Nanotechnology is a young concept. Its short history spans 49 years year from 1959 when Richard Feynman gave a dinner speech describing molecular machines building with atomic precision. The term nanotechnology actually didnÃÂÃÂt appear until Norio Taniguchi used it fifteen years later in 1974 in a paper on ion-sputter machining. These ideas began to become technically possible in 1981 when with the recently invented scanning tunnelling microscope (STM) allowed materials to be seem at the atomic level. The STM was invented by Gerd Binnig and Heinrich Rohder, and won them the Nobel Prize in Physics in 1986.
In 1985 another key break through was made by Robert Curl, Harold Kroto, and Richard Smalley from the University of Sussex and Rice University when they discovered the fullerenes. Fullerenes are molecules composed fully of carbon which come in the form of a hollow sphere (buckyballs), ellipsoid or tube (buckytubes or carbon nanotubes).
Buckytubes are a strong example of the power of nanotechnology; their distinctive molecular structure gives them amazing properties: high resistance to heat; high ductility; high tensile strength; high electrical conductivity.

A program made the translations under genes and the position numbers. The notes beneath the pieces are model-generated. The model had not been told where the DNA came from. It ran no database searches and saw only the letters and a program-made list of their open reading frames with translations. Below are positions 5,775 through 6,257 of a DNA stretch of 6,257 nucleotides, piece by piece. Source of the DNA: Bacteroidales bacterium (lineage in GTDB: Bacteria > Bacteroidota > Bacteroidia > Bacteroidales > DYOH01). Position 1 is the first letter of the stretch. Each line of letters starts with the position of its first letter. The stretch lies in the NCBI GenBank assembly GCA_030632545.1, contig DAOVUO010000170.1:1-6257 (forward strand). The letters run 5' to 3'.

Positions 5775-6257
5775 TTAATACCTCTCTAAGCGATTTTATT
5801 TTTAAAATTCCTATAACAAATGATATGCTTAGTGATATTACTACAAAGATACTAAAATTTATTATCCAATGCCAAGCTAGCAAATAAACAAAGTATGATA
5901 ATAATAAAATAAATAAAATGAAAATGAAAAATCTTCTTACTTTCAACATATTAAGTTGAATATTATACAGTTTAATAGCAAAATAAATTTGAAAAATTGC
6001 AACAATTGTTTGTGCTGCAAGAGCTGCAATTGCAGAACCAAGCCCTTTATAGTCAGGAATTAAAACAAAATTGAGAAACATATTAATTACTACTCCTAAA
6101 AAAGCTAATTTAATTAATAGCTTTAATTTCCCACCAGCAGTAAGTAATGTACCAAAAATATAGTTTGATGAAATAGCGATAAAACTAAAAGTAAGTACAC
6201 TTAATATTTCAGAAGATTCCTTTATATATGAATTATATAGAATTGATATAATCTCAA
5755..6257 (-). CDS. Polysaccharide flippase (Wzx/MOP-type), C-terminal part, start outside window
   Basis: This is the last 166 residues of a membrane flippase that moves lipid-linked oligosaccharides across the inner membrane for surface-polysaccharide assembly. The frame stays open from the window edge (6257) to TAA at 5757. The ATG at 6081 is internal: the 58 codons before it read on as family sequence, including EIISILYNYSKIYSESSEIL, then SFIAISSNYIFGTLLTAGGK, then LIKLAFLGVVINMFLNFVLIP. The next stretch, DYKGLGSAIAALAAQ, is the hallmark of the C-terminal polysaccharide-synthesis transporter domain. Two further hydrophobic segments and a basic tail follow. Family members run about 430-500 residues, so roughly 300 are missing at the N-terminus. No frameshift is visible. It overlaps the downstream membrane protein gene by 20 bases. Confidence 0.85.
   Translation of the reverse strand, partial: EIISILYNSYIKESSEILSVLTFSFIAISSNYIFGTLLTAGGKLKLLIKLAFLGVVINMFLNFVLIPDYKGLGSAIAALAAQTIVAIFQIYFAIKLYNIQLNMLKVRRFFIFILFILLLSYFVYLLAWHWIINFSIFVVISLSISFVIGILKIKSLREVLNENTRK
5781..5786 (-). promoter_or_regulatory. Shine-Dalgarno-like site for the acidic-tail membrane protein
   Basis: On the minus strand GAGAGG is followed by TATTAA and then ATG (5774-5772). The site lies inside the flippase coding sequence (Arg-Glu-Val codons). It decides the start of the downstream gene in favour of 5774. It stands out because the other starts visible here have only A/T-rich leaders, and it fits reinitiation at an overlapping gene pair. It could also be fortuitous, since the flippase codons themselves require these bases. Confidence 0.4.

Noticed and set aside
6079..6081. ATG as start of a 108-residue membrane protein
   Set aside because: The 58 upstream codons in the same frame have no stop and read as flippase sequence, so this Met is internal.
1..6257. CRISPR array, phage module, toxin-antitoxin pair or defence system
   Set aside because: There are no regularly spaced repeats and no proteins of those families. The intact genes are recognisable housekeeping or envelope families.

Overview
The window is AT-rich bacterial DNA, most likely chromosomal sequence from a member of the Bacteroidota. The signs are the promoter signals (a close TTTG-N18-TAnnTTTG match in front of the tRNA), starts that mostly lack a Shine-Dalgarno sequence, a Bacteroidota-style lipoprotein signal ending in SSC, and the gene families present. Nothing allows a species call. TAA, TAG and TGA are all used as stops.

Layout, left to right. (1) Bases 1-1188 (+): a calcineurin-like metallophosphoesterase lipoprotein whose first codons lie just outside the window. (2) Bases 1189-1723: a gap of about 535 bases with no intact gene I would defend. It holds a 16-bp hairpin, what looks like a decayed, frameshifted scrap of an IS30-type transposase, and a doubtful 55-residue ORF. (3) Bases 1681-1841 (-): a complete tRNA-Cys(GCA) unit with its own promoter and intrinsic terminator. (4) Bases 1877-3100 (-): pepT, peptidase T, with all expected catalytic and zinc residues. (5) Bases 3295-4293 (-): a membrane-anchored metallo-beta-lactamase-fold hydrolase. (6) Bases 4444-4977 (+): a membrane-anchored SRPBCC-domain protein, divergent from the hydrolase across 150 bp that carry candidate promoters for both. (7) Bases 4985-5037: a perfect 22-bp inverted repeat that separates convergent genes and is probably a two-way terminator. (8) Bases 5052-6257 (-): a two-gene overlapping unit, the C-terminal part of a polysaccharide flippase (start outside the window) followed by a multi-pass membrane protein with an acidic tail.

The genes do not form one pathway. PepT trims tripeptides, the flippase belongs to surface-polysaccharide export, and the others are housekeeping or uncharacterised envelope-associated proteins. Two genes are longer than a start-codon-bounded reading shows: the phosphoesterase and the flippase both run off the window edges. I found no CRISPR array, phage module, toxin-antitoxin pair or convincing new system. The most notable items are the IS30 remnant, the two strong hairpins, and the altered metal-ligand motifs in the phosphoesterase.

In 1988 the first nanotechnology university course was taught by Eric Drexler at Stanford University. Just one year later, in 1989, the IBM logo was spelled in individual atoms using the STM like a pair of tweezers to move individual atoms. 1990 saw the first major funding of research into nanotechnology by JapanÃÂÃÂs Science and Technology Agency. In 1991 the bottom-up approach was endorsed by JapanÃÂÃÂs Ministry of International Trade and Industry. 1992 produced the first published nanotechnology textbook (Nanosystems: Molecular Machinery, Manufacturing, and Computation by Eric Drexler) and the first congressional testimony on nanotech. The push for nanotechnology was increasing and in 1994 the U.S. science advisor advocated continued development of nanotechnology. In 1995 the Hughes Aircraft Company predicted...